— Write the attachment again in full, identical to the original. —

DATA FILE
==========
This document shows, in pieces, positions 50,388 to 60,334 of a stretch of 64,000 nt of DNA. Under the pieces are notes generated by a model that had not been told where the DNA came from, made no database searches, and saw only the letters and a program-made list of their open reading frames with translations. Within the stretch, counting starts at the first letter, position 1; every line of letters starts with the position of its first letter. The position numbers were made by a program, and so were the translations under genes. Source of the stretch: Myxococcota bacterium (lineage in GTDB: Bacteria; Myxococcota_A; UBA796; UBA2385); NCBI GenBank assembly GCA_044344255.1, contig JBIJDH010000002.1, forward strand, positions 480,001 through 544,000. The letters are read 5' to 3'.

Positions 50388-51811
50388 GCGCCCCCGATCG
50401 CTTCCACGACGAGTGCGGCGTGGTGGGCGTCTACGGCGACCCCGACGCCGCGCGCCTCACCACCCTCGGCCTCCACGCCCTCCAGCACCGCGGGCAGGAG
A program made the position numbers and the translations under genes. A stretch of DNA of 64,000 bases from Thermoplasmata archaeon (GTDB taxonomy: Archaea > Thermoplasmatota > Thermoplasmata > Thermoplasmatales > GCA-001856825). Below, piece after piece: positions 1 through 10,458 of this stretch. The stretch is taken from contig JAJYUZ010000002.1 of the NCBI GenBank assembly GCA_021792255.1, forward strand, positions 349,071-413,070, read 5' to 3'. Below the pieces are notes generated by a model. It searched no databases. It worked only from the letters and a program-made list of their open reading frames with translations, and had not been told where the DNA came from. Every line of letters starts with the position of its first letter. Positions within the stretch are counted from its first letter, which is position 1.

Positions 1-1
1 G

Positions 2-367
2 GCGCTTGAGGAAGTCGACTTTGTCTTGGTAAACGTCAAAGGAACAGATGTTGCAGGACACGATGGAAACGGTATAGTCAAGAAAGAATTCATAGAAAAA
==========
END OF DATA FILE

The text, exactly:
This document shows, in pieces, positions 50,388 to 60,334 of a stretch of 64,000 nt of DNA. Under the pieces are notes generated by a model that had not been told where the DNA came from, made no database searches, and saw only the letters and a program-made list of their open reading frames with translations. Within the stretch, counting starts at the first letter, position 1; every line of letters starts with the position of its first letter. The position numbers were made by a program, and so were the translations under genes. Source of the stretch: Myxococcota bacterium (lineage in GTDB: Bacteria; Myxococcota_A; UBA796; UBA2385); NCBI GenBank assembly GCA_044344255.1, contig JBIJDH010000002.1, forward strand, positions 480,001 through 544,000. The letters are read 5' to 3'.

Positions 50388-51811
50388 GCGCCCCCGATCG
50401 CTTCCACGACGAGTGCGGCGTGGTGGGCGTCTACGGCGACCCCGACGCCGCGCGCCTCACCACCCTCGGCCTCCACGCCCTCCAGCACCGCGGGCAGGAG
A program made the position numbers and the translations under genes. A stretch of DNA of 64,000 bases from Thermoplasmata archaeon (GTDB taxonomy: Archaea > Thermoplasmatota > Thermoplasmata > Thermoplasmatales > GCA-001856825). Below, piece after piece: positions 1 through 10,458 of this stretch. The stretch is taken from contig JAJYUZ010000002.1 of the NCBI GenBank assembly GCA_021792255.1, forward strand, positions 349,071-413,070, read 5' to 3'. Below the pieces are notes generated by a model. It searched no databases. It worked only from the letters and a program-made list of their open reading frames with translations, and had not been told where the DNA came from. Every line of letters starts with the position of its first letter. Positions within the stretch are counted from its first letter, which is position 1.

Positions 1-1
1 G

Positions 2-367
2 GCGCTTGAGGAAGTCGACTTTGTCTTGGTAAACGTCAAAGGAACAGATGTTGCAGGACACGATGGAAACGGTATAGTCAAGAAAGAATTCATAGAAAAA